One huge downfall to alcohol is that it's a drying agent and would ruin the seals in an engine, which in turn made the engine burn oil and hence pollute a lot more. Not to mention it pretty much required you to replace the engine, as that would cost less in labor than tearing it apart and rebuilding.<br><br>I think that issue has been worked out for awhile now and all cars can run on up to 20% ethanol, but the stigma looms and those that had an engine ruined won't likely be happy putting it in their tank.<br><br>Not sure about the numbers in this article, but it says this about ethanol:<br><br><blockquote><font size=1>In reply to:</font><hr><p>David Pimentel, an agricultural scientist at Cornell University and one of the foremost critics of ethanol, has conducted numerous cost analyses on ethanol production. He's made a name for himself mostly by driving the ethanol industry raving mad. From its very beginnings, when hoe enters soil, ethanol production has not changed much since the nineteenth century. Pimentel found that one acre of U.S. corn field yields about 7,110 pounds of corn, which in turn produces 328 gallons of ethanol. Setting aside the environmental implications (which are substantial), the financial costs already begin to mount. To plant, grow, and harvest the corn takes about 140 gallons of fossil fuel and costs about $347 per acre. According to Pimentel's analysis, even before the corn is converted to ethanol, the feedstock alone costs $0.69 per gallon of ethanol.<br><br>More damning, however, is that converting corn to ethanol requires about 99,119 BTUs to make one gallon, which has 77,000 BTUs of available energy. So about 29 percent more energy is required to produce a gallon of ethanol than is stored in that gallon in the first place. "That helps explain why fossil fuels (not ethanol) are used to produce ethanol," Pimentel says. "The growers and processors can't afford to burn ethanol to make ethanol. U.S. drivers couldn't afford it, either, if it weren't for government subsidies that artificially lower the price." All told, a gallon of ethanol costs $2.24 to produce, compared to $0.63 for a gallon of gasoline.<p><hr></blockquote><p>Link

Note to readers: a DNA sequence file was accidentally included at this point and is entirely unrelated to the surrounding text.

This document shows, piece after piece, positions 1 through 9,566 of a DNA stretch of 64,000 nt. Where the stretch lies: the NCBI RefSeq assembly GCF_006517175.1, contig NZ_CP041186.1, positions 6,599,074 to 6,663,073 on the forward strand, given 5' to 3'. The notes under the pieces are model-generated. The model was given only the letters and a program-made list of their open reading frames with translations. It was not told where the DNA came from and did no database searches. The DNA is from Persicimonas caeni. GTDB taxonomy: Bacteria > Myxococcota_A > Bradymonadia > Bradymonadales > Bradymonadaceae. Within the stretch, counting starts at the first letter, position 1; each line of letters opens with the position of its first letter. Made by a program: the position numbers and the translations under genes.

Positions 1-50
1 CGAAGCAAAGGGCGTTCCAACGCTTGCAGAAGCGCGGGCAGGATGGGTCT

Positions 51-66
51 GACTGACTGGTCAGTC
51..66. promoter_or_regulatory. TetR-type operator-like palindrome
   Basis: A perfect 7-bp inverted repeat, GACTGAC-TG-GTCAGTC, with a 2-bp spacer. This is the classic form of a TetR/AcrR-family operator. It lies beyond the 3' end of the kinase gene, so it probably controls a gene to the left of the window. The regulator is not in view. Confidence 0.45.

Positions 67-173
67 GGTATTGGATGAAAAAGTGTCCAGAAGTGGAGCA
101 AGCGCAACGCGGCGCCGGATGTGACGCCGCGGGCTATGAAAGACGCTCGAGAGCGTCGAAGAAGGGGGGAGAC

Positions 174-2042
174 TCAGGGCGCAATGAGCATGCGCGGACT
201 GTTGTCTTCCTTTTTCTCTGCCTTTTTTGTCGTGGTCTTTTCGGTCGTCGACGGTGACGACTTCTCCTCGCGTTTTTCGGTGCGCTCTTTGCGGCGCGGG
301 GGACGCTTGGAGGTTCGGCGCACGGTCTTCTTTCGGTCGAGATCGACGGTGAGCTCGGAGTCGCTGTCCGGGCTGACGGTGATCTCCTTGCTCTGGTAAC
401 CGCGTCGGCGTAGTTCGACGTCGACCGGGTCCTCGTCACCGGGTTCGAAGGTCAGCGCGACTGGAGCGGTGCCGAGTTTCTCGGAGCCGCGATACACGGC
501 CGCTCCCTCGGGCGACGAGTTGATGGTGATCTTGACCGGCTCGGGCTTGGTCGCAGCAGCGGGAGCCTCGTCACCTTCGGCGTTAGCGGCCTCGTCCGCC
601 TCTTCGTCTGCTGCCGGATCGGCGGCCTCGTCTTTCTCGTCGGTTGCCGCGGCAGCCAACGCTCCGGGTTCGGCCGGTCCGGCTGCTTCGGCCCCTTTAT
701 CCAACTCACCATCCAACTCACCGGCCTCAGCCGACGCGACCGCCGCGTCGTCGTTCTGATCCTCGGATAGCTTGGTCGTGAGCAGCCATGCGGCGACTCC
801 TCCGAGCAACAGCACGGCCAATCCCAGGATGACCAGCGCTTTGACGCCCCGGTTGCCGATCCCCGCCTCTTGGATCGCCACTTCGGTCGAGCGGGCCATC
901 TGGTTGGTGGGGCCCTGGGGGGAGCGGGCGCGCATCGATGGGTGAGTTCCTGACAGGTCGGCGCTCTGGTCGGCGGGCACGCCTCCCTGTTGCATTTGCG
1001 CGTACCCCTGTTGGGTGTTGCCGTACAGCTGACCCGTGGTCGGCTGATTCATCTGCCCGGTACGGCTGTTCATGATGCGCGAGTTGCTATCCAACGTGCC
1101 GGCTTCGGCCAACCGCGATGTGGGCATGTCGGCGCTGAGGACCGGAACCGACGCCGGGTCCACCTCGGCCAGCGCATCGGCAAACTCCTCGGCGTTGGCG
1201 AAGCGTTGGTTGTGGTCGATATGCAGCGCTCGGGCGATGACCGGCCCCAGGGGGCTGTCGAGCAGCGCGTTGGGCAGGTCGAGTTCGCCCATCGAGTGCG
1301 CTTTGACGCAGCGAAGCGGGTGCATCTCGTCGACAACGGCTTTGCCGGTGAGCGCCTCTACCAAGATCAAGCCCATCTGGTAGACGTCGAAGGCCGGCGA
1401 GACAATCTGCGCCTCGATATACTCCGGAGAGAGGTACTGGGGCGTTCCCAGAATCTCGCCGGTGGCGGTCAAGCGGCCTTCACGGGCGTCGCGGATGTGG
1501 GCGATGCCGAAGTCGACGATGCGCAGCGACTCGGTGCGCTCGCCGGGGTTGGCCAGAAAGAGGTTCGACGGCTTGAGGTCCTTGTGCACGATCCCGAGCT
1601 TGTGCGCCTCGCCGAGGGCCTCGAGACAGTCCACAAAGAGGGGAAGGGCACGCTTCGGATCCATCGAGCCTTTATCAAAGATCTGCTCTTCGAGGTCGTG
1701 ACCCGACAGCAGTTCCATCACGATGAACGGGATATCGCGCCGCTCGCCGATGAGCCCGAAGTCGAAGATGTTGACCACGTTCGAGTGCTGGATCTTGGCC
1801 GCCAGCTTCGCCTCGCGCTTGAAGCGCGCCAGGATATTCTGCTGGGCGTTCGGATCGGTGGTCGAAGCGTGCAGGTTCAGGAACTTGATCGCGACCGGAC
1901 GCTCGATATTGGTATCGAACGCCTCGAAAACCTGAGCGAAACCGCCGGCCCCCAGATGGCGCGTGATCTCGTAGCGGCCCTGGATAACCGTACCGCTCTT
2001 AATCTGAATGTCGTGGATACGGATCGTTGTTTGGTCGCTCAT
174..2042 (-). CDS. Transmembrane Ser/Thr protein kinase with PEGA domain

<br><br>**edit - oooo wait here's a PDF of his research on the subject ->> Click me!!
<P ID="edit"><FONT SIZE=-1><EM>Edited by SgtBaxter on 06/17/05 06:22 PM (server time).</EM></FONT></P>